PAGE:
50 Years Of Farming At Phillips Farm

by JoAnn Grbach Germantown Gazette 8/28/1996

Most Germantown residents have probably stopped at one of the Philips' Farm roadside stands at some point to purchase produce. However, it's unlikely that they have ever stopped to think about how that fresh produce made it to the stands.

Chances are it made it there with the help of George "Bud" Davis, who has worked and managed Phillips Farm for more than 50 years. Davis. 71, began working for Jean Phillips' father, Herbert King, in 1946, planting and managing the crops. Today, he still works part time on the farm and helps in a multitude of ways.

Davis, who goes about his work in a quiet manner, was honored for his landmark achievement several times this year. Jean Phillips took it upon herself to write President Clinton about Davis' accomplishments, hard work and dedication. Clinton responded with a personal letter of recognition to Davis. The letter is now framed and hanging in Davis' Frederick home. "It's a pretty big deal." Davis said.

George Davis was honored this year for 50 years of working on Phillips Farm in Germantown.

Connie Morella recognized Davis' 50 years of service by having a flag flown over the national capitol in his honor. Because Phillips supplies a number of local Giant Food stores with produce. Their produce buyer gave Davis an original poster from the game when Cal Ripken broke the record for the most consecutive games played. Davis has always loved baseball, so this was especially meaningful to him.

The Phillips family took Davis, along with a number of friend and family, to a Frederick Keys baseball game where again he was honored when his name was flashed on the scoreboard.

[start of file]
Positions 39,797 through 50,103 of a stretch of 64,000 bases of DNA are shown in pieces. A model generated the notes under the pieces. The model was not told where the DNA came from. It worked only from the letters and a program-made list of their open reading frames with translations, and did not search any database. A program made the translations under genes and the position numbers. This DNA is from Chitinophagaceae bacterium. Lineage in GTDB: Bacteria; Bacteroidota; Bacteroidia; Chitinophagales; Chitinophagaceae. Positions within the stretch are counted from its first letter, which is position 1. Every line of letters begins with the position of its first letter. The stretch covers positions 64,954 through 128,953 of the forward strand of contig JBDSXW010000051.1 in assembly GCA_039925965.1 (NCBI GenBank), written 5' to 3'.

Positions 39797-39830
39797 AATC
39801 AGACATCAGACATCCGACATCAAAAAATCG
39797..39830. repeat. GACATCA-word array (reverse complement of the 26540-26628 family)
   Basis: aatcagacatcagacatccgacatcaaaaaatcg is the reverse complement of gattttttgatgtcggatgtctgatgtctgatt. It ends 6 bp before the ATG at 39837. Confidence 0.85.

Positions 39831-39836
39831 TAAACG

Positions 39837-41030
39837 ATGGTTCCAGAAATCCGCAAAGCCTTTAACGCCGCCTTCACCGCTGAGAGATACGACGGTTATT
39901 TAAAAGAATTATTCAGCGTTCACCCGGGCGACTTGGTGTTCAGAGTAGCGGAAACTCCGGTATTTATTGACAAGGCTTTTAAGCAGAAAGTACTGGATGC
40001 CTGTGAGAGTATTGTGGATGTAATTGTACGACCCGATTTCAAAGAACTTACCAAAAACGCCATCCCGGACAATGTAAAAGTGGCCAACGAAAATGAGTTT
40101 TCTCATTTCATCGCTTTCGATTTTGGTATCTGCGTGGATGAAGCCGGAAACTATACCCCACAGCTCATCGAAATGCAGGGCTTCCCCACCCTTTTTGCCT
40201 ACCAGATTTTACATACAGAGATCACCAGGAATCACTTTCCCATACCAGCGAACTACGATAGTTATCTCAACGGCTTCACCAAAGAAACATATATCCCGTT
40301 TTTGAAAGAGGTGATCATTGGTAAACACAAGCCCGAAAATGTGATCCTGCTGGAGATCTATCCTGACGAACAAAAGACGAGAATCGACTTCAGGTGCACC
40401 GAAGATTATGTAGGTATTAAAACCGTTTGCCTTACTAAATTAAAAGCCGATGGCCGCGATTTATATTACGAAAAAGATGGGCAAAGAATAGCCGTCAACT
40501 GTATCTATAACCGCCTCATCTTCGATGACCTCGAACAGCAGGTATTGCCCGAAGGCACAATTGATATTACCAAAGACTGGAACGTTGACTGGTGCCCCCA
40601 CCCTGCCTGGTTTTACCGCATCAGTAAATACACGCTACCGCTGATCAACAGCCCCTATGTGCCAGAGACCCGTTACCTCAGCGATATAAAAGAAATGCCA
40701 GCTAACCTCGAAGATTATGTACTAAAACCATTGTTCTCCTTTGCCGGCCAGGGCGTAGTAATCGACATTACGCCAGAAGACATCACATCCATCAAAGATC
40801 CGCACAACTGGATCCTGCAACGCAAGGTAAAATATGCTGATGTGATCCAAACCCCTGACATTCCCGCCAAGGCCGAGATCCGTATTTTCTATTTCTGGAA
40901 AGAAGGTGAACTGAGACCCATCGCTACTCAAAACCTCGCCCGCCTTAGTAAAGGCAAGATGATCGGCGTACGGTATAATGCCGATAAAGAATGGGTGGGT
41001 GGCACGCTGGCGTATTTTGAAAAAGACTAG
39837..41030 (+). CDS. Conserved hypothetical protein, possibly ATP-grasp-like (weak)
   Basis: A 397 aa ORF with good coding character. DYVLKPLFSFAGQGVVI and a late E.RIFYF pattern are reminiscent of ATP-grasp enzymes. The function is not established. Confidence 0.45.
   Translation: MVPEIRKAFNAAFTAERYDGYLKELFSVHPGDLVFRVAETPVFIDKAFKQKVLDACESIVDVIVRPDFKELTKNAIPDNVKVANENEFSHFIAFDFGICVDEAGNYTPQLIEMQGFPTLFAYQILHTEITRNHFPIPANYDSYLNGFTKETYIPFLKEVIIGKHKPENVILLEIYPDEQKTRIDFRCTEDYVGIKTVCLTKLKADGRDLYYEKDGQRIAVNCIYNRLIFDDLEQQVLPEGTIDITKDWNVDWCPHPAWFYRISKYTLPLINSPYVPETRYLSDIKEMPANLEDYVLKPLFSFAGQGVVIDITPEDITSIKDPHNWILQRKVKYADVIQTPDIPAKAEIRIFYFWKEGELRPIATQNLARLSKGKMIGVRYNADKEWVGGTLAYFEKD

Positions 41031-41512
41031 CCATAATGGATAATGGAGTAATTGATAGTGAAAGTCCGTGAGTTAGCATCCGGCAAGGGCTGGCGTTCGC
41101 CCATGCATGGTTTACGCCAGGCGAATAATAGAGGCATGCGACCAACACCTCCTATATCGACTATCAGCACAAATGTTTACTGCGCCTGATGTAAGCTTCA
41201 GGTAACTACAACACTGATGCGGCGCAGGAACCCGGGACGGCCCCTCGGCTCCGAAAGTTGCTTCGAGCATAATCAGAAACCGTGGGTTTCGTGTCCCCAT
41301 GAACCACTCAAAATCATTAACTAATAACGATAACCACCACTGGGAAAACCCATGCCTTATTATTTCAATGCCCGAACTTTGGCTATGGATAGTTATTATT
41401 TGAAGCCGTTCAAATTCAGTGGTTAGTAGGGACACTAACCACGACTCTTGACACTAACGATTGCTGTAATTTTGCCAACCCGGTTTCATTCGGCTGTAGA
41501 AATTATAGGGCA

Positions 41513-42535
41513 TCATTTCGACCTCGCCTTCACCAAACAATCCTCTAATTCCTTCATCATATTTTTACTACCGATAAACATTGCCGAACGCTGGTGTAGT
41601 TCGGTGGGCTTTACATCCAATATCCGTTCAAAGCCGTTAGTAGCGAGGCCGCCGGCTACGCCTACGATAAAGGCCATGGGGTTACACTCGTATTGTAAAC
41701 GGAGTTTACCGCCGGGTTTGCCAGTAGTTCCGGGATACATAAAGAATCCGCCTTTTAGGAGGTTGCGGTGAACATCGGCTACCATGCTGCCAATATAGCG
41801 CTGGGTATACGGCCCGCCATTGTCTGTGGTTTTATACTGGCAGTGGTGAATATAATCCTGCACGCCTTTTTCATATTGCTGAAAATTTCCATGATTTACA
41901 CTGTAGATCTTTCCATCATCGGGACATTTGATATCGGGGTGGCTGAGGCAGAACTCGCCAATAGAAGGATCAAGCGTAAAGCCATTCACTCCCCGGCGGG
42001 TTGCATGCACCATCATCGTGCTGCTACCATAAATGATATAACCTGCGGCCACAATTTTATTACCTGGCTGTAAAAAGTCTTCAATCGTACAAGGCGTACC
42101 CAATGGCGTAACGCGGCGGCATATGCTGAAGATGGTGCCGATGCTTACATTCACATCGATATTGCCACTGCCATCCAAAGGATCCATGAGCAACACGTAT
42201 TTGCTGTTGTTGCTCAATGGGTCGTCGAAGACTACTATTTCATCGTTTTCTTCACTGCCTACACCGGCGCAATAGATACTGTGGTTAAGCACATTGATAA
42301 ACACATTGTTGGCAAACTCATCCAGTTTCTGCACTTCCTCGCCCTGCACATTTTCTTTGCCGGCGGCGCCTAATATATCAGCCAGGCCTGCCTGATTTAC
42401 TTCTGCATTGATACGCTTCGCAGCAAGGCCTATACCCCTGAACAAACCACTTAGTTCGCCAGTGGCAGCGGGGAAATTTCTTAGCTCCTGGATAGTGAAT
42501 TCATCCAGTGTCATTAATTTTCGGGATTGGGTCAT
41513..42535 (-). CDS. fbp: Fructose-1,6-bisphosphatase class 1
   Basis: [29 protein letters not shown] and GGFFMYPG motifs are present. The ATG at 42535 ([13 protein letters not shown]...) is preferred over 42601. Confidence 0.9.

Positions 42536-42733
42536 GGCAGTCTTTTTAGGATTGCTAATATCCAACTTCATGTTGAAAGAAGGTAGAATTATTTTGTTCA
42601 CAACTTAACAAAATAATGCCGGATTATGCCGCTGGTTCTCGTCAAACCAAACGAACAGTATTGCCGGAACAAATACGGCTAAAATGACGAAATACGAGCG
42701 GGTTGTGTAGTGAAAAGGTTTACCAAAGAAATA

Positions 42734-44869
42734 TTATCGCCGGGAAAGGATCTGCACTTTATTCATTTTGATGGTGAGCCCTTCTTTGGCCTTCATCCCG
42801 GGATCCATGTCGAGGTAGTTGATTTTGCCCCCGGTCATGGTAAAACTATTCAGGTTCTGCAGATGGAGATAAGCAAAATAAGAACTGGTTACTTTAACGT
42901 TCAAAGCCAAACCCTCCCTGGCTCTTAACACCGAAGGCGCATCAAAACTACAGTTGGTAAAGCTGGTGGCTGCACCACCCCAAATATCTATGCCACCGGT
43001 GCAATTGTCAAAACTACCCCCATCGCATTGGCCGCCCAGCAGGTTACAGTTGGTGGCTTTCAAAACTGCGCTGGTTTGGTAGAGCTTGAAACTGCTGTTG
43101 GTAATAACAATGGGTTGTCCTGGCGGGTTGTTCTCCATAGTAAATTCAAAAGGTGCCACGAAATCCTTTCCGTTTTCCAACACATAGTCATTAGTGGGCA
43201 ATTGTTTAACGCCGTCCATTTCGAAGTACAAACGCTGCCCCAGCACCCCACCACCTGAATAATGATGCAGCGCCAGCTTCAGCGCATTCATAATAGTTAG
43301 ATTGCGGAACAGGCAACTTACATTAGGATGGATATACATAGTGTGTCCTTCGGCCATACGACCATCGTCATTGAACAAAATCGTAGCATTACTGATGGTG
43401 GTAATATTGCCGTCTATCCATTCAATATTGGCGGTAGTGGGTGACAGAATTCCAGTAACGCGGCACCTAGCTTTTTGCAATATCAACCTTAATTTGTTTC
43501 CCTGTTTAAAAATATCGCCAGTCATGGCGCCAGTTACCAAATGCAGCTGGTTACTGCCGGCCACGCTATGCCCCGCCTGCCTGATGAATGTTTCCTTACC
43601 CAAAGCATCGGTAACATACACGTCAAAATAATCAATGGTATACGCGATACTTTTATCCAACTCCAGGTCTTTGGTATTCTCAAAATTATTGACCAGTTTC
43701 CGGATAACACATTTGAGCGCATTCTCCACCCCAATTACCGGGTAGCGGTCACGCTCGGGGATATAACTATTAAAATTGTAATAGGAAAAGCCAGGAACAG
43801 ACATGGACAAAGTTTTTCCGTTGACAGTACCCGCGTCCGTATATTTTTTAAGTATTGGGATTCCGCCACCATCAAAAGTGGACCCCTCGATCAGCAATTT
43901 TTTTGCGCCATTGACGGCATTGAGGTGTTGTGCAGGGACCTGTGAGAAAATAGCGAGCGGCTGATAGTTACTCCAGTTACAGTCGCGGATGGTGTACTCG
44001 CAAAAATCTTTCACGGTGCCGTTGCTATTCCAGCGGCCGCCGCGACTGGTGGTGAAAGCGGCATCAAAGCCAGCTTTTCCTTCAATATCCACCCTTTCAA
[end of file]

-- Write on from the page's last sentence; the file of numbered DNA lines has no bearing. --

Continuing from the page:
Jean Phillips made sure that Davis was honored in many ways because she knows that his work on the farm over the years has been instrumental in its success. "I can't imagine the farm without him," Phillips said. "Everyone looks to him for advice and guidance. He is also like a father figure to me." 

Davis planted all theb corn this season and continues to be an asset when it comes to mechanical work and picking crops. "He is a tremendously focused worker and can still out pick many of the young kids," Phillips said.

Phillips recounted many stories about how Davis is the farm's best mechanic. She talked of times when they had simply thrown their hands in the air and given up any hope of using a machine until a proper part was received. However, he's always able to find ways to get the machine working and the farm running again for the day. "He can fix anything and he always takes great care of the machinery." Although Davis no longer works full time on the farm, he still acts in an important advisory capacity. "He always has the farm's best interest at heart," Phillips said.


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